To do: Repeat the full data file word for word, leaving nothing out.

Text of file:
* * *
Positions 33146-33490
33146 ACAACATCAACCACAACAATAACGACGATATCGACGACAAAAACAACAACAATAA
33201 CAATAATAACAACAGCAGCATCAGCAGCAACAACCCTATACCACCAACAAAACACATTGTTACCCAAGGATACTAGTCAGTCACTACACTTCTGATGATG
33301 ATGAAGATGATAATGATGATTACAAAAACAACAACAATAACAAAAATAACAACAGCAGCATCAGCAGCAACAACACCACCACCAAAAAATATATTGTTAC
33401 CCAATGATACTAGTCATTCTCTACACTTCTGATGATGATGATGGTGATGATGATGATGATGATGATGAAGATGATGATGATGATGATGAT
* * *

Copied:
Positions 33146-33490
33146 ACAACATCAACCACAACAATAACGACGATATCGACGACAAAAACAACAACAATAA
33201 CAATAATAACAACAGCAGCATCAGCAGCAACAACCCTATACCACCAACAAAACACATTGTTACCCAAGGATACTAGTCAGTCACTACACTTCTGATGATG
33301 ATGAAGATGATAATGATGATTACAAAAACAACAACAATAACAAAAATAACAACAGCAGCATCAGCAGCAACAACACCACCACCAAAAAATATATTGTTAC
33401 CCAATGATACTAGTCATTCTCTACACTTCTGATGATGATGATGGTGATGATGATGATGATGATGATGAAGATGATGATGATGATGATGAT